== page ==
Hey Readers! Today, I want to talk about one of those things that can seem to never go away after your conviction.
And for once, it’s not just the conviction itself.
It’s the anger. The frustration that never ceases. The insecurity a record causes. All of the negative emotions from making a mistake that doesn’t go away. These feelings tend to want to stick around.
I know that I recall being very angry throughout the charge and holding process, through all the court dates, and even after finishing my sentence. I became even angrier every time I was turned down – for no other reason than my background. A single theft conviction that has been a thorn in my foot ever since.
Today, I’m not so angry. The only reason I’m not as angry anymore?
Well, for one, I finally took accountability for my actions in the charged crime. I figured out that, yes, I had indeed screwed up royally and that I did need to make changes in my mindset and my lifestyle to avoid making such a mistake again. That was the first step.
Secondly, I realized that the issues I was facing in employment and housing weren’t necessarily total barriers, they were simply obstacles that I had to overcome on my own merit. Each time I heard a ‘NO’ from an interviewing employer or the local housing authority/landlord, I used to think it was impossible to overcome. Every ‘no’ was a reminder of that at one point.
But it is possible to get through the ‘no’s. Second chances do happen if you look hard enough for them.
I’ve rented a couple of different properties over time and I have even owned my own property for a time. I’ve also held a range of jobs, from waitressing to advocate work, and from changing the oil in automobiles to filling vending machines as an assistant for the blind vendor’s program in my area. And everything in between as well as on the side.
Instead of viewing the issues you face as irreversible roadblocks, view them as road bumps, or re-directions toward what you’re truly meant for. You may have to redirect yourself, find a new goal, or overcome a few giant obstacles – but your anger can be turned into the perfect fuel to do just that.
As an example, I will share one of my experiences, from just a few years ago.
I was 23 (five years into the conviction [two years after finishing my sentence]) and between homes, yet again. I had managed to finagle a room from a friend for a temporary place to crash with my boy, who was only three at the time. The whole single mom thing going on, you know. Between shifts at work and making sure my babysitter was at the ready in case of a sudden change of plans, I found time to get applications for rental properties in.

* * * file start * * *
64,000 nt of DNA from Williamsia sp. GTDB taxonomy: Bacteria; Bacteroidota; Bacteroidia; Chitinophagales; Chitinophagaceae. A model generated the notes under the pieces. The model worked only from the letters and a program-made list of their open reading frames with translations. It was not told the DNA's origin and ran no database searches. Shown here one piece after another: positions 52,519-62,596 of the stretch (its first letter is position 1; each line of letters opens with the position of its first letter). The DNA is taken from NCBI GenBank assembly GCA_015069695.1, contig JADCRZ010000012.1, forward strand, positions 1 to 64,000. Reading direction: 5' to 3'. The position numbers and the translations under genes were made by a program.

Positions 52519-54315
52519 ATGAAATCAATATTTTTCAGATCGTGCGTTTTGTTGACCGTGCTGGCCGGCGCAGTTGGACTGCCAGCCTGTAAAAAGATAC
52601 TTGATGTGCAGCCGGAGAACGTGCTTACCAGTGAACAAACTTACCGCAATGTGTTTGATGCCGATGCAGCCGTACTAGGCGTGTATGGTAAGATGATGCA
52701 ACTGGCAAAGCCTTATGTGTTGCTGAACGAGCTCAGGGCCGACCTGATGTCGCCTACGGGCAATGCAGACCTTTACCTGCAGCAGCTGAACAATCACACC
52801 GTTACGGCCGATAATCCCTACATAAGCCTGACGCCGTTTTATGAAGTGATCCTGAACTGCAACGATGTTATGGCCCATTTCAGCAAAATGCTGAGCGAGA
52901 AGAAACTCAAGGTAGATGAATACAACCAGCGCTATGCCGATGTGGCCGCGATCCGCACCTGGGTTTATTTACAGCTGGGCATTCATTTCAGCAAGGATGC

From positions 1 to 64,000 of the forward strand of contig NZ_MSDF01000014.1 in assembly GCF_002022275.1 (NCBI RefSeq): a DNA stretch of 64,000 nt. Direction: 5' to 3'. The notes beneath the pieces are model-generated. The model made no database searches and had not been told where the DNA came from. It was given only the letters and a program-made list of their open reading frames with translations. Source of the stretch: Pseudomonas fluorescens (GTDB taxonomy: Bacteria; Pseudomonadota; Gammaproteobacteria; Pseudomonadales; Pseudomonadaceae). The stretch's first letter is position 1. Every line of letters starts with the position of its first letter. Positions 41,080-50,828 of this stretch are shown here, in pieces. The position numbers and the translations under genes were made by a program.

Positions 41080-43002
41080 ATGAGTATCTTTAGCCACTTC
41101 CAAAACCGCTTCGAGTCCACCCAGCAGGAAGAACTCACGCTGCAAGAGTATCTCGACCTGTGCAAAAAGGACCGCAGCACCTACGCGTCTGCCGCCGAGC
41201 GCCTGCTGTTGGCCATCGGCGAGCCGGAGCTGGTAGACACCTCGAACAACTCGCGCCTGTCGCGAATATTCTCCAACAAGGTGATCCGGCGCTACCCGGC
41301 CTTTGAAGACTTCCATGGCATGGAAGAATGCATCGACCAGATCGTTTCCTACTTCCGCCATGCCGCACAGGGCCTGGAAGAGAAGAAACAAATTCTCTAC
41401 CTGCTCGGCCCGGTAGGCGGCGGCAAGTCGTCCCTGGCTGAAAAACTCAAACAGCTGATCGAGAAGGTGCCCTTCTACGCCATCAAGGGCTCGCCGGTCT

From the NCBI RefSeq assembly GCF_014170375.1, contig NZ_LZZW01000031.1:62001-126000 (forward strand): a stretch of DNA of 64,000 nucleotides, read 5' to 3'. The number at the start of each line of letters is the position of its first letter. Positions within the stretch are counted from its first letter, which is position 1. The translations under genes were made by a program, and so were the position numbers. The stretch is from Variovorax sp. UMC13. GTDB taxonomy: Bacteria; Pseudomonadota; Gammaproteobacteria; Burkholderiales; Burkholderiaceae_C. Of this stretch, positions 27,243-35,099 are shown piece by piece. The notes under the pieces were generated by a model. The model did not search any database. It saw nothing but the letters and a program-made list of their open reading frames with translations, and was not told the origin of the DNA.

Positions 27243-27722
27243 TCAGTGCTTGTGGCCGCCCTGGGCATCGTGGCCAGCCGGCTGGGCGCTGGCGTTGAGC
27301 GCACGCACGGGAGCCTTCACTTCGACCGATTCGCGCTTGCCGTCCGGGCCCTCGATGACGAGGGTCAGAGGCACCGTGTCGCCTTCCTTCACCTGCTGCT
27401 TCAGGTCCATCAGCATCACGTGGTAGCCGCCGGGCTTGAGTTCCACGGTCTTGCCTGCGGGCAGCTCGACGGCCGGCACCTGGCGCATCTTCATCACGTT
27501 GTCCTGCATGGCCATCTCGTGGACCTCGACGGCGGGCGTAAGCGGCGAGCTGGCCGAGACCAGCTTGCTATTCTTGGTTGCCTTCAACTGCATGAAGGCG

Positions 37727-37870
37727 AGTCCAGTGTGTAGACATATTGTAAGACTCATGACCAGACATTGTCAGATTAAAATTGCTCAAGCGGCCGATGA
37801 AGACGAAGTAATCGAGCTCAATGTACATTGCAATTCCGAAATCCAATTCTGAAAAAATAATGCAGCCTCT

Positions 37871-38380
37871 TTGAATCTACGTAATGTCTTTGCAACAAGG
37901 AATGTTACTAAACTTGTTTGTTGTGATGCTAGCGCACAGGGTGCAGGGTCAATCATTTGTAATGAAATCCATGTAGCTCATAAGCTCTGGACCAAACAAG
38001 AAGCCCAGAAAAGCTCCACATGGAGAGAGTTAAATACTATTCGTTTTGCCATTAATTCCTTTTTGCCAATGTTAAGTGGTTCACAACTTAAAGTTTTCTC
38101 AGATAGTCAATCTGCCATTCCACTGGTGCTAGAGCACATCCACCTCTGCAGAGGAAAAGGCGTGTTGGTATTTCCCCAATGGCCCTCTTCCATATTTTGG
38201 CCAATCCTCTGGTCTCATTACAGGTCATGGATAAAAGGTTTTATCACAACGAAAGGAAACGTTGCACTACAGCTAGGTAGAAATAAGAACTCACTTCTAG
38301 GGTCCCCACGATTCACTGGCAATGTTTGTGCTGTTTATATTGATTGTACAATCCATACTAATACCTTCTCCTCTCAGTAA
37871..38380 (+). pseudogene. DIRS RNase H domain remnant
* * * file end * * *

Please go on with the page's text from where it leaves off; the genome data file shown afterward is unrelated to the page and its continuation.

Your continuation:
The place I had in mind needed to be under $500 a month, ideally around $300, but I did have room in my budget to adjust (namely quitting smoking – again, and not doing the whole fast food thing anymore – no matter how easy it was to walk across the street from my job for my lunch break).
So, the first few places I tried for were in the local trailer parks. I figured they would be easier on the background check, as well as the monthly rental check.
I also threw in a couple house rental applications in, just for good measure and to expand the list of ‘possibles’. I didn’t think any of them would stick, but I wanted to take a chance, just in case.
I got a call from one of the trailer parks soon after, went to the interview and had a wonderful time meeting the landlord and looking at the trailers he had available. One of them was perfect, and I was amped about the chance to have it as my own. But, in the days following, when they would normally be getting back in touch and arranging your move-in day, I never got a call.
Well, …. at least not a call from the trailer park.
I got one of the houses that I applied for within a week of applying for it!
It was just under the upper limit of my budget, but WOW, it was such a great little house and on such a huge property! My son was so much happier with finally having a real yard to play in, and I was happy about having neighbors that were more than ten feet away from me.
So, while I didn’t get what I wanted, I found what I needed at that time. It might not have been permanent, but permanence isn’t a part of my life. And from what I hear out of my limited interaction – it’s probably not a part of your life either.
I know you might be in a rough place right now, but trust in yourself and your ability to find what you need. There will be a lot of ‘NO’s’ to deal with, but trust in the re-direction that it provides (well, actually, it sort of forces you to take a new path) and that you will find that ‘YES’ you’re wanting.
Keep going, stay strong, and above all ~ RISE ABOVE~
Love and Peace,